Turkish Prime Minister Binali Yildirim hailed his country's reconciliation deal with the State of Israel, framing it as a victory for Turkey.
Speaking at a conference in Turkey's capital Ankara shortly after Israeli Prime Minister Binyamin Netanyahu's own announcement, Yildirim also claimed the agreement had granted Turkey all of its demands.
Israel and Turkey would be exchanging ambassadors "as soon as possible," he said, as part of a re-normalization of ties between the two states. Ankara would appoint it ambassador within weeks, he added.
Under the deal, Israeli would be paying $20 million to the families of 10 Turkish jihadists killed aboard the Mavi Marmara ship, which in 2010 attempted to violently break Israel's blockade of Gaza.
The agreement also agrees to allow Turkey to deliver aid to Gaza, though crucially Turkey dropped its long-held demand for Israel to end its blockade of the Hamas-ruled enclave entirely. Humanitarian channels have always been open, but the Turkish PM cast that particular concession by Israel in particularly glowing terms, and said aid shipments would begin immediately.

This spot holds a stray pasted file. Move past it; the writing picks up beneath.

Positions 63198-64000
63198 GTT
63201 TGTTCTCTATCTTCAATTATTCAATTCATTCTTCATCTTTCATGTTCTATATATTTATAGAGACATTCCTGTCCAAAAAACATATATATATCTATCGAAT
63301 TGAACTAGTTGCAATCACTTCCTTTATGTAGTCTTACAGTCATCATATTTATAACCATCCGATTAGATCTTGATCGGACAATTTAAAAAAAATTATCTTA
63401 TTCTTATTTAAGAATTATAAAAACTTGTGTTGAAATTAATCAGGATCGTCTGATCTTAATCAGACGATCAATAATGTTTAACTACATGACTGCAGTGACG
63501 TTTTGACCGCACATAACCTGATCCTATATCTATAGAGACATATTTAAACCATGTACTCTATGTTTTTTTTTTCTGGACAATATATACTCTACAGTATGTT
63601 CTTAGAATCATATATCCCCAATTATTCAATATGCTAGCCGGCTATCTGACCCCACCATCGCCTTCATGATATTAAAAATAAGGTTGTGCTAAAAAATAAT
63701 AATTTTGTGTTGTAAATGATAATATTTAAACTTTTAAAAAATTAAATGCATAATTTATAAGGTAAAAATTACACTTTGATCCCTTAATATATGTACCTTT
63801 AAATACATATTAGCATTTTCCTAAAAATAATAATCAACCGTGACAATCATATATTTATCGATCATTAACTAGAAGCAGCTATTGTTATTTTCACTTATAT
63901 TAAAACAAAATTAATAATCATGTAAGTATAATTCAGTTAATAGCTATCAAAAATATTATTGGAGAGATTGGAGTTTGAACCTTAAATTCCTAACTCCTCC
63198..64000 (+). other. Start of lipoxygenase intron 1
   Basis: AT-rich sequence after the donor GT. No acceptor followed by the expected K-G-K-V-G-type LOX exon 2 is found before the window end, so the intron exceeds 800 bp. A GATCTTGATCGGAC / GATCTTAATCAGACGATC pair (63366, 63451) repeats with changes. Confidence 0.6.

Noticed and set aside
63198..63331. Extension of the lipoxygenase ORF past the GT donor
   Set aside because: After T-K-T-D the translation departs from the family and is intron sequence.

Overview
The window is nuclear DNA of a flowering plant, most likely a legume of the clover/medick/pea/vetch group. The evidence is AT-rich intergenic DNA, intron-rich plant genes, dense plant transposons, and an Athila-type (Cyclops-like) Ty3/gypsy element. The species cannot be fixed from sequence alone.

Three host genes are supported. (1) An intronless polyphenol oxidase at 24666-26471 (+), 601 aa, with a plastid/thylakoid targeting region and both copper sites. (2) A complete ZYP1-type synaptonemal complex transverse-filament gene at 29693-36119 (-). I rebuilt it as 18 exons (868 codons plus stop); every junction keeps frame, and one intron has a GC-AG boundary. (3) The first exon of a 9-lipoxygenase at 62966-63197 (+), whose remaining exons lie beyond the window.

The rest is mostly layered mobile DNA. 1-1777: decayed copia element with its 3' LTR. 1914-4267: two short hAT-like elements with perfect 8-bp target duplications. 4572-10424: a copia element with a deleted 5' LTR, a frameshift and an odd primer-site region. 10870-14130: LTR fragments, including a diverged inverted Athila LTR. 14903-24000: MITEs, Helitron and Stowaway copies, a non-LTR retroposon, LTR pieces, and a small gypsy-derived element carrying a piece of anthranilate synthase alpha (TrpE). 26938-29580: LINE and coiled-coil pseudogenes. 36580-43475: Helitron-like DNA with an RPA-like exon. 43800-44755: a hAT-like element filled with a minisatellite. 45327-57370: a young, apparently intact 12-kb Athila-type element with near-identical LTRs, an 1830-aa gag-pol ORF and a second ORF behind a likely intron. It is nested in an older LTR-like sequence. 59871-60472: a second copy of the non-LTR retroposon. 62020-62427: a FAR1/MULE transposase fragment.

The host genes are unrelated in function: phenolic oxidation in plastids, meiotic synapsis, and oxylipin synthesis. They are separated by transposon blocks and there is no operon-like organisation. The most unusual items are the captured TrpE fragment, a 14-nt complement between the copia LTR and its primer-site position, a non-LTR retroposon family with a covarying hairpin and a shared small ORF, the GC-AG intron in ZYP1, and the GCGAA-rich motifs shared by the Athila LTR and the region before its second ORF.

"To this end, our first ship loaded with over 10,000 tonnes of humanitarian aid will leave for Israel's Ashdod port on Friday," he said.
Yildirim declared Turkey's intention to build a new 200-bed hospital in Gaza, among other construction projects.
Asked about a reported Turkish commitment to help prevent Hamas attacks against Israel, Yildirim said: "This is not a ceasefire deal. We reached an agreement with Israel to normalize relations."
AFP contributed to this report.